In 1980, I met on a train through Italy a couple of English soccer hooligans who were headed for a post-match riot in Turin. When they asked where I was from, I replied, â€?Houstonâ€?, where I had just graduated from college. They had never heard of Houston, so I suggested â€?Dallasâ€? as a reasonable approximation.
â€?Who shot J.R.?â€? the yobs exclaimed in happy unison.
By 1980, Houstonâ€™s Harris County was the third most populous in America, and the downtown business district had sprouted the most outlandish skyline west of the Mississippi (although Dallas wasnâ€™t far behind).
Unsurprisingly, except apparently to the banks, oil prices eventually came down and the Texas bubble popped. Yet the modern Republican Partyâ€™s state electorate was forged in the 1970s. In contrast to the housing boom of the last decade in California, in Texas back then construction wasnâ€™t considered â€?a job Americans just wouldnâ€™t [or shouldnâ€™t] do.â€? Nor was it yet universally assumed by the Establishment that high wages for American workers were an evil to be fought at all cost.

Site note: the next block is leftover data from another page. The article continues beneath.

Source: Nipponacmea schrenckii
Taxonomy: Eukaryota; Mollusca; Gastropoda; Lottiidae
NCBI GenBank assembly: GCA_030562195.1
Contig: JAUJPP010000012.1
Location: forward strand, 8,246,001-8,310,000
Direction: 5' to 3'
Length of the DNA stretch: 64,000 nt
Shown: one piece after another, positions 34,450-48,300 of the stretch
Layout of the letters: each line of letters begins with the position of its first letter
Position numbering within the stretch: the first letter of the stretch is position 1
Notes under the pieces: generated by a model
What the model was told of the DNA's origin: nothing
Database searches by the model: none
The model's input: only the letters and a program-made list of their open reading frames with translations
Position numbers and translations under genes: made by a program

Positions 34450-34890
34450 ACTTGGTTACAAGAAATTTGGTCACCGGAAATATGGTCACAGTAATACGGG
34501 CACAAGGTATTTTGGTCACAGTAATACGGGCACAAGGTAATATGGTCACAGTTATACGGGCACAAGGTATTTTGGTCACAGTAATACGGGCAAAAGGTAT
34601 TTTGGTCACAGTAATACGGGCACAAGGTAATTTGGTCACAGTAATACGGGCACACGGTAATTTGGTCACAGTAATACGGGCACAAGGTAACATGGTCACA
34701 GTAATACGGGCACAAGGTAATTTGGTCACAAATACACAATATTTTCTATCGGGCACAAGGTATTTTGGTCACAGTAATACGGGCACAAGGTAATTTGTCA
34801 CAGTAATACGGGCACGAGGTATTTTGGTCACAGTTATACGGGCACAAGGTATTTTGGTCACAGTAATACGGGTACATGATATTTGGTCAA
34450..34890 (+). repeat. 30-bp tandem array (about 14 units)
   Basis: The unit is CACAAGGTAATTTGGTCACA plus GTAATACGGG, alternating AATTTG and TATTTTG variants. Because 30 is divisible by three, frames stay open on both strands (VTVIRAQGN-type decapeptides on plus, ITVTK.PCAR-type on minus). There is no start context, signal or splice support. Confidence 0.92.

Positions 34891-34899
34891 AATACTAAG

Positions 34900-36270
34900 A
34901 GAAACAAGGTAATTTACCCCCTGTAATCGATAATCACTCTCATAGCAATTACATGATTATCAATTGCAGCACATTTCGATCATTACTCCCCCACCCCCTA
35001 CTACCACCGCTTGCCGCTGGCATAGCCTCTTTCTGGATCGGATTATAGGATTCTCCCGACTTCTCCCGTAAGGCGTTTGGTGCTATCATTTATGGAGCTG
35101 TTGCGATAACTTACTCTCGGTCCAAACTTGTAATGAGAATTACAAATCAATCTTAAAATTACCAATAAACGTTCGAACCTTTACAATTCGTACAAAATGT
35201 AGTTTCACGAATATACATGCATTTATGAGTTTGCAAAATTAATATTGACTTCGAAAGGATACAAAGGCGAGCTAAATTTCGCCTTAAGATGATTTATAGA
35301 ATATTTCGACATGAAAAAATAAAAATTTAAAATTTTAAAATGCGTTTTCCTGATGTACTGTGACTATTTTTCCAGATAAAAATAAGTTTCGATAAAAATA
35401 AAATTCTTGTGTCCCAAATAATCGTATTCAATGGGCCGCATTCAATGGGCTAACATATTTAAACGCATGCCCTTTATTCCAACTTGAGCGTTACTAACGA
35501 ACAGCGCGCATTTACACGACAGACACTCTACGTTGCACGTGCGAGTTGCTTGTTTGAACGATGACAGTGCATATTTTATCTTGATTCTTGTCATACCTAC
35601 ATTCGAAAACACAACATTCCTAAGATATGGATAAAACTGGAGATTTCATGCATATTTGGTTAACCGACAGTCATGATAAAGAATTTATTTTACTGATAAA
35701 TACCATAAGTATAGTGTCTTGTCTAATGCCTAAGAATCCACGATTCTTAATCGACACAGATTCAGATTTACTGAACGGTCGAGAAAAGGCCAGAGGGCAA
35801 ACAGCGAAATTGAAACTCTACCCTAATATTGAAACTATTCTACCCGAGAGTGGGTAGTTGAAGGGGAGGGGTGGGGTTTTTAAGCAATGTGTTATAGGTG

Back in the 1970s, strong demand bid up workersâ€™ wages in Texas. That lured in large numbers of American workers to Texas from the declining cities of the Rust Belt. Although American newcomers to Texas in the 1970s typically came from places where the Democrats had ruled at least since FDR, they joined with native Texans in trending Republican.
After voting for Carter in 1976, Texas went for Reagan in 1980 and hasnâ€™t wavered since. Texas kept the GOP viable at the national level when California, which voted for nine out of ten Republican Presidential candidates from 1952-1988, flipped Democratic.